Your Voice: Breathing can make you or break you
Though often taken for granted, proper breathing reduces stress, improves focus, and helps you control your emotions.
Breathing is life, and the most basic function of our bodies, but most of us never learn to breathe correctly. Therefore, we are unable to maximize our body’s potential. This impacts focus, cell metabolism, and many other functions in our body. Breathing is taken for granted, for it requires no training. While proper breathing reduces stress, improves focus, and provides better control over emotions, most of us do not know where to start.
People tend to take rapid, shallow breaths when under stress or anxiety, multiplying the series of these shallow breaths in a vicious cycle. This increases blood pressure and heart rate, creating tension, which may lead to poor posture and other health issues. These include sleep issues and fatigue by the ineffective use of the respiratory muscles, leading to headaches as well as neck and back pain.
While opinions vary in the right and wrong ways, there are certain rules to breathe correctly, according to the American Lung Association. Breathing through our nose works on slowing our breathing to make it more efficient. It also filters toxins and allergens from the air on top of easing the nitric oxide to improve oxygen transport in the body. In addition, using the belly/diaphragm is considered the most efficient way. Because it pulls the lungs downward, it creates pressure in the chest, which fills the lungs with air. Therefore, maintaining such correct breathing practices along with a healthy lifestyle are key for mental and physical health.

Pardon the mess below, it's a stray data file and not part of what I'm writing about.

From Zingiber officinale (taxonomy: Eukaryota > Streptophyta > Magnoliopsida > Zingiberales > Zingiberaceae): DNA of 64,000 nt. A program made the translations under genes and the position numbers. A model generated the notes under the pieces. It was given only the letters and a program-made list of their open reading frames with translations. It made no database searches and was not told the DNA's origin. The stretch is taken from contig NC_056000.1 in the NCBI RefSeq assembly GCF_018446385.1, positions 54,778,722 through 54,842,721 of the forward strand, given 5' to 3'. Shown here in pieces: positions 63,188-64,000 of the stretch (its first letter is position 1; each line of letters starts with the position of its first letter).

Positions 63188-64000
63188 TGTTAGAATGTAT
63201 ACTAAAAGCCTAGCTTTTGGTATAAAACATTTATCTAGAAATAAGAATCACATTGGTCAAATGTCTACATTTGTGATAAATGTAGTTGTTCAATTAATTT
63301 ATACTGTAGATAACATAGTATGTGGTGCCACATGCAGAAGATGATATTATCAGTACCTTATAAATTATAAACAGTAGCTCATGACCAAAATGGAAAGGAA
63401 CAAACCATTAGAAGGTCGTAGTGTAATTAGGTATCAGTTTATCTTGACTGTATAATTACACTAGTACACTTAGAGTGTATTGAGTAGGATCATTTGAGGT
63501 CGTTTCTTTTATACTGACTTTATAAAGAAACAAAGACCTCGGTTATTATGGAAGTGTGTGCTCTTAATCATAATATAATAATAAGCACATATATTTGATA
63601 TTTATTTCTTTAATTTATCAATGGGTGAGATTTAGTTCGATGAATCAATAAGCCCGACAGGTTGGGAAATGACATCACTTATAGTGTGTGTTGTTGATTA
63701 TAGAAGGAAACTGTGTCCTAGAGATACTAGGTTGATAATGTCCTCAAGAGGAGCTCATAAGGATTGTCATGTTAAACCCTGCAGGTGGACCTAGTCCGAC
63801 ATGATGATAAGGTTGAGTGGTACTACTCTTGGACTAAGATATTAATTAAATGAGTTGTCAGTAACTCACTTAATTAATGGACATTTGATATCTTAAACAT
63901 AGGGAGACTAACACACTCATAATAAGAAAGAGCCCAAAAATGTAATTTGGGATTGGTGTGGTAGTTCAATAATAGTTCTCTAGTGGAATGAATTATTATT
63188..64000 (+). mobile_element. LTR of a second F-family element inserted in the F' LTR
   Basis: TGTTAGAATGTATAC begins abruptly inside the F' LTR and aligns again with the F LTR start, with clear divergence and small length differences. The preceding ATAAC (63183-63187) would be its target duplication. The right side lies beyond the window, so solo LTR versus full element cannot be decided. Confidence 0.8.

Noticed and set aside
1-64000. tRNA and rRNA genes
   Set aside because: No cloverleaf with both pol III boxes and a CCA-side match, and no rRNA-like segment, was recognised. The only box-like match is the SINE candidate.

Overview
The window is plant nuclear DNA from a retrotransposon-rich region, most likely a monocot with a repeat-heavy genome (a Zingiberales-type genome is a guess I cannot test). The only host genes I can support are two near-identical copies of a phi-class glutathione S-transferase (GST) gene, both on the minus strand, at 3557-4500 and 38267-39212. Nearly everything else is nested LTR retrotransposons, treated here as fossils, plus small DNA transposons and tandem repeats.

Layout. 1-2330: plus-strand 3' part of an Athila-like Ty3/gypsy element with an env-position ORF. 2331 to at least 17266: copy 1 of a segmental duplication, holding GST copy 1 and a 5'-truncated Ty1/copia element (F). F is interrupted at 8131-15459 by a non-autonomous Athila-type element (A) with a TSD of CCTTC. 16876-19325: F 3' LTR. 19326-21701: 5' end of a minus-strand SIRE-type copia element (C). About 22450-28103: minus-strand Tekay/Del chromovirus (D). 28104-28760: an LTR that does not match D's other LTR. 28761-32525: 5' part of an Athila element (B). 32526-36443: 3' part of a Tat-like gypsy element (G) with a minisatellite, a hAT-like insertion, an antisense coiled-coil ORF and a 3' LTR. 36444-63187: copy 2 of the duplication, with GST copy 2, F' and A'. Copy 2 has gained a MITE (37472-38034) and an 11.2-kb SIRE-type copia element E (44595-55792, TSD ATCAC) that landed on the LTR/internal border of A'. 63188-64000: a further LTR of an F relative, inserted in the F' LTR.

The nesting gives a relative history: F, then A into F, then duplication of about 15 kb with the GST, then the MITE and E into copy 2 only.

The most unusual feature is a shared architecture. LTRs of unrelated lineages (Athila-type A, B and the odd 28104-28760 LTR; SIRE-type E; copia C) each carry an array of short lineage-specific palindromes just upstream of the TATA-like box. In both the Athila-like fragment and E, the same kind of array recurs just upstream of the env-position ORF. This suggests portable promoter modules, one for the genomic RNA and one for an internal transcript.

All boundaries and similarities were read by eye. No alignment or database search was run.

Breathing has been used as a powerful tool to control the body and mind. It is at the core of ancient mindfulness practices from yoga to meditation. Although breathing can change in response to emotional changes such as sadness, fear, joy, and anxiety, the process can be reversed. Certain breathing techniques can create specific physical and mental states.
For instance, deep breathing slows down the heart rate, allowing more oxygen and signaling the brain to relax. It also balances the hormones, lowering cortisol while increasing endorphins in the body. Through breathing, people can create various states to enhance physical and mental performance.
There are dozens of breathing techniques and patterns to get us in the desired state. One technique is the “Physiological Sigh,” which was discovered in the 1930s. Generally, sighing is essential for lung function, and without it, our lungs would fail. It is what we all do involuntarily when we sleep or cry. This is a useful tool to quickly regain control from feelings of stress effectively in real-time.
Another technique is the “Box Breathing,” also called “4×4 breathing.” It is done by breathing while you count to four for four times; four counts of breathing in, four counts of holding the breath, four counts of exhaling, and four counts of holding after the exhale. It is commonly used among Navy SEALs in difficult situations to clear the mind, relax the body, and improve focus. These are two among many that I invite you to explore to achieve your desired state.
Correct breathing is beneficial for both physical and mental health. The way we breathe affects our whole body. Using the right breathing techniques can improve lung efficiency, enhance performance, and alleviate stress and anxiety. Deep breathing for as little as 10 minutes a day can have great health benefits and improve cognitive performance. By taking a few moments to practice breathing techniques daily, we can enhance our breathing habits for better health and performance.
Your Voice reflects the thoughts and opinions of the writer, and not necessarily those of the publication.